Nets and the Knicks will be like the Yankees and Mets or Jets and Giants
There is no bigger sports’ broadcasting icon in New York than TNT’s Marv Albert. He is, of course, now the lead voice of the NBA on TNT, but for generations of Big Apple sports fans, he was the voice of the Knicks, Rangers, Giants and sports director of WNBC-TV.
Thursday, Nov. 1 at 7 p.m. ET, Albert will back in Brooklyn to call the TNT broadcast of the Knicks facing the Nets in their first regular season game since the move.
Albert makes it very clear that he is no fan of seeing franchises move but if the Nets and the Islanders must move, then he is happy to see them stay in New York, and more to the point, relocate to Brooklyn, his hometown.
The 71-year-old broadcaster grew up in the borough and has very fond memories, and after seeing the Dodgers leave town back in 1957, he is happy that pro sports is back in Brooklyn. I spoke to Albert about growing up there and sports returning to the borough.
JW: What was it like growing up in Brooklyn?
Albert: Sports was a huge part of growing up in Brooklyn. I grew up in the Brighton Beach section and we played stoop ball, street hockey and football. There were kids from all ethnic backgrounds and it was a very family oriented area.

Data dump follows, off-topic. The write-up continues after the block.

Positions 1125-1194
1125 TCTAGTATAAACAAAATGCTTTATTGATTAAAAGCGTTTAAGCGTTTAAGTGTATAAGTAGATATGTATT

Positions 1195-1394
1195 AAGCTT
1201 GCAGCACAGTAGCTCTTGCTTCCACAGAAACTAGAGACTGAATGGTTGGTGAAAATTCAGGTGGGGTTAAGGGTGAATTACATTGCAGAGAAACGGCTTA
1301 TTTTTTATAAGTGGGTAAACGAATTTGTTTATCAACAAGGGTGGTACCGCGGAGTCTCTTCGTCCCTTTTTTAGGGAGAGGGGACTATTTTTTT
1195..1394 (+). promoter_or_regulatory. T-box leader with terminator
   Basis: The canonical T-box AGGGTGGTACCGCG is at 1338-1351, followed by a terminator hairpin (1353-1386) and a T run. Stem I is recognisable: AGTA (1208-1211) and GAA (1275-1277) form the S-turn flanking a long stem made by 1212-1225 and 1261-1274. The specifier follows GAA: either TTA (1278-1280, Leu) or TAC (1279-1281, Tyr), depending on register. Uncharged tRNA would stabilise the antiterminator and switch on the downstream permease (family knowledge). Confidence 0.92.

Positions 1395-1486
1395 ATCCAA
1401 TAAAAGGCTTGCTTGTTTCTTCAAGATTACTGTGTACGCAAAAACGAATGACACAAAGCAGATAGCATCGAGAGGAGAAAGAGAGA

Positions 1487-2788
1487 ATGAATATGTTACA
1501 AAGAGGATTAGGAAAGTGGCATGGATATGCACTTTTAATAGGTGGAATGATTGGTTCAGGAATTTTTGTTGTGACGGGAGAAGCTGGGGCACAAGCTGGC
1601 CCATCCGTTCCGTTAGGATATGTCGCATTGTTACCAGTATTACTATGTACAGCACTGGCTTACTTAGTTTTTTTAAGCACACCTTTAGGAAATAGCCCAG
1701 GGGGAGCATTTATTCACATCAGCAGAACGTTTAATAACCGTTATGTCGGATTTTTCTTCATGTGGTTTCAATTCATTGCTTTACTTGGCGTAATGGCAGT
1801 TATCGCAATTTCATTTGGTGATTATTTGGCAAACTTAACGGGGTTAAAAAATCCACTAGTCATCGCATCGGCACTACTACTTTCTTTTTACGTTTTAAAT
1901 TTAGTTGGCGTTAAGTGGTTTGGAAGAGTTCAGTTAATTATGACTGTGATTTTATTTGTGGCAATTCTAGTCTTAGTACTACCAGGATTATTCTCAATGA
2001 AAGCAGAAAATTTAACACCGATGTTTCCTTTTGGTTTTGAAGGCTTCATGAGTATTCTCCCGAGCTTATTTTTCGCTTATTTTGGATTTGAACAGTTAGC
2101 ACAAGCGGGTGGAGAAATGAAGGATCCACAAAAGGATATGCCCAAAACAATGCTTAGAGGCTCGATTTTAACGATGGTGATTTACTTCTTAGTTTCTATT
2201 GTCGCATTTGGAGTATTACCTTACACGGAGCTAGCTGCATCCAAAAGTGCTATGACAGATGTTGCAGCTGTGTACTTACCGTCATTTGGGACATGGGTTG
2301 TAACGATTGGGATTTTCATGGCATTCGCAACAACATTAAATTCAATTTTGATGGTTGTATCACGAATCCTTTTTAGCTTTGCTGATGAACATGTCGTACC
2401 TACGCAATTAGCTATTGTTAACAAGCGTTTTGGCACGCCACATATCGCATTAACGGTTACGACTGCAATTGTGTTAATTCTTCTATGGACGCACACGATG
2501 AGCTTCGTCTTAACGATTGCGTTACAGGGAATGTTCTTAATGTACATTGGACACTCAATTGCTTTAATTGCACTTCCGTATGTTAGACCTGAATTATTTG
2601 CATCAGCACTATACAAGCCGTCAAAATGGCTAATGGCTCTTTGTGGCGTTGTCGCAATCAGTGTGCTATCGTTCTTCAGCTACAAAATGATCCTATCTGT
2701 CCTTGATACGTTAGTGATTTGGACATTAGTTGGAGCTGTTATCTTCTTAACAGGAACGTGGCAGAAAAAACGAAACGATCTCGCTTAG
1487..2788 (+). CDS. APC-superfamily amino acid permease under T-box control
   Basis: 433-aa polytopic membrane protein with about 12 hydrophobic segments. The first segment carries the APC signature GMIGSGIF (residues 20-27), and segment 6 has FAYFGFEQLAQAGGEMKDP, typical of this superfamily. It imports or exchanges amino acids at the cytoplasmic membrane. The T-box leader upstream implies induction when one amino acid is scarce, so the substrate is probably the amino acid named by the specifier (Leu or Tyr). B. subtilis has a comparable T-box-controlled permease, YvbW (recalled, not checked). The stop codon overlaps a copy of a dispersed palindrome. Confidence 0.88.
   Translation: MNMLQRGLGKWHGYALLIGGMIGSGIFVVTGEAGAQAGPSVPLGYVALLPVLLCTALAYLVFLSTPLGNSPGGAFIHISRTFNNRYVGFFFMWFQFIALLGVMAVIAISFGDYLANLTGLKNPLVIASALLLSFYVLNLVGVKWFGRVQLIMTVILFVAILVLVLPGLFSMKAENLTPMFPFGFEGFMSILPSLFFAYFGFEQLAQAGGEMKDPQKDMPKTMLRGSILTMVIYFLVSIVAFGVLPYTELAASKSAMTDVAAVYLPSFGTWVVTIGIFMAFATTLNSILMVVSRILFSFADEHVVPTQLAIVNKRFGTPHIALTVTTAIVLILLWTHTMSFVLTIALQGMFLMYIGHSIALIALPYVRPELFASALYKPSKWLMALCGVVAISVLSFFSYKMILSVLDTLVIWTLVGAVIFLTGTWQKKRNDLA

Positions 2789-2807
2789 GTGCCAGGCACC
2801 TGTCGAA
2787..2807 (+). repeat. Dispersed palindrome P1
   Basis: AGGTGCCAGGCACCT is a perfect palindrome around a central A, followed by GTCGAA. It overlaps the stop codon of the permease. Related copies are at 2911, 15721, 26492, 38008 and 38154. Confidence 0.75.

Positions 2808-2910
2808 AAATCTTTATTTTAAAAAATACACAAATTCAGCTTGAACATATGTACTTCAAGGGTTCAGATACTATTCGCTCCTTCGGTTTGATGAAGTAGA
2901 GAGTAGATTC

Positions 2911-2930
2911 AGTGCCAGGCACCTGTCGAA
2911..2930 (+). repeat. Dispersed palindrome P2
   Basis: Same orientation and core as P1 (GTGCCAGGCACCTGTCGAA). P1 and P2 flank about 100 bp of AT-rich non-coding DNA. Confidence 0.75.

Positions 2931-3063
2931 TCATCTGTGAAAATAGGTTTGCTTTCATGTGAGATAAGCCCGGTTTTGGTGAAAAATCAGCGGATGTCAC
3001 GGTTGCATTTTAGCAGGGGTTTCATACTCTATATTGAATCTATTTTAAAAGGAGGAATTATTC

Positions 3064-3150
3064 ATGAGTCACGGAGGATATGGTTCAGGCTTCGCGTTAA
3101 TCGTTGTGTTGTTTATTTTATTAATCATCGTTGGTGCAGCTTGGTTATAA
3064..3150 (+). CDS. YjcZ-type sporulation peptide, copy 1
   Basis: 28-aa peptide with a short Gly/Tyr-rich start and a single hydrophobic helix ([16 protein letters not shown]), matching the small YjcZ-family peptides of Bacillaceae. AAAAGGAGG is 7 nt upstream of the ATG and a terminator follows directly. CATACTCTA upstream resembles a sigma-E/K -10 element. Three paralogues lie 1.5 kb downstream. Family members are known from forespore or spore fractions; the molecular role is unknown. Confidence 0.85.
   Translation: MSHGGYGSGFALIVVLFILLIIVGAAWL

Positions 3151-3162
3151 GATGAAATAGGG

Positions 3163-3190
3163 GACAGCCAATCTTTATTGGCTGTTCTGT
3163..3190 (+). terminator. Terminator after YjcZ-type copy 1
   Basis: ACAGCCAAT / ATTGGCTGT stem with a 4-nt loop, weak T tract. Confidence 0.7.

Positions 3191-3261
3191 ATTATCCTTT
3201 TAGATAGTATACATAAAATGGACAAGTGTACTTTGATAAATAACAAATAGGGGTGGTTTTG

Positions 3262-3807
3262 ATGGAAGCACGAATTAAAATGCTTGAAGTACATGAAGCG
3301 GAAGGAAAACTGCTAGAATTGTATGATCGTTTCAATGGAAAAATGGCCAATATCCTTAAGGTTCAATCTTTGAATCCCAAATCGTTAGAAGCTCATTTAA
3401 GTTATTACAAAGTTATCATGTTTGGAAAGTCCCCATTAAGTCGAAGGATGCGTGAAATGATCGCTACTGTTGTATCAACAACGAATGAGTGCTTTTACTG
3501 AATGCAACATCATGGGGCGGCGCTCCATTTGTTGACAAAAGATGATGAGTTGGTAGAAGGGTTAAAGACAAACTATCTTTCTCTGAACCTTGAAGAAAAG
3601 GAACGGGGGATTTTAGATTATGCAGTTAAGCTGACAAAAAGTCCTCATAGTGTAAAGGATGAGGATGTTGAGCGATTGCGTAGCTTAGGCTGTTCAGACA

The neighborhoods had wonderful shops, family owned restaurants and bakeries. Brooklyn was a snapshot of the immigrants who had come from all over the world to start a new life in America.
JW: How important is the return of pro sports to Brooklyn?
Albert: One of the darkest days in sports history was when the Dodgers left Brooklyn. There are still people who live here that have never forgiven the team for leaving. So now [that] we have the Nets here it is very good for the area.
Brooklyn still loves sports and they are already getting behind the Nets, and I expect that they will really make them a part of the community. I know that the team is very much aware of the history of pro sports in their new town and the team has done a nice job embracing the history and the community.
JW: What will a Nets and Knicks rivalry be like after the move?
Albert: I expect that we will see this being no different than the Yankees and the Mets or the Jets and the Giants. All great rivalries take time to build, and I think that will be the case with this one. But unlike baseball or football, they will play each other many [times] during the season, be fighting for the same divisional title, as well as face each other in the playoffs. Things could get very interesting, very fast.
Here is a fun fact about the borough of Brooklyn: If it were an independent city, it would rank as the fourth most populous city in the U.S., behind only the other boroughs of New York City combined, Los Angeles and Chicago, according to the New York Times.
*All quotes were obtained first hand in a telephone conversation arranged through Turner Sports.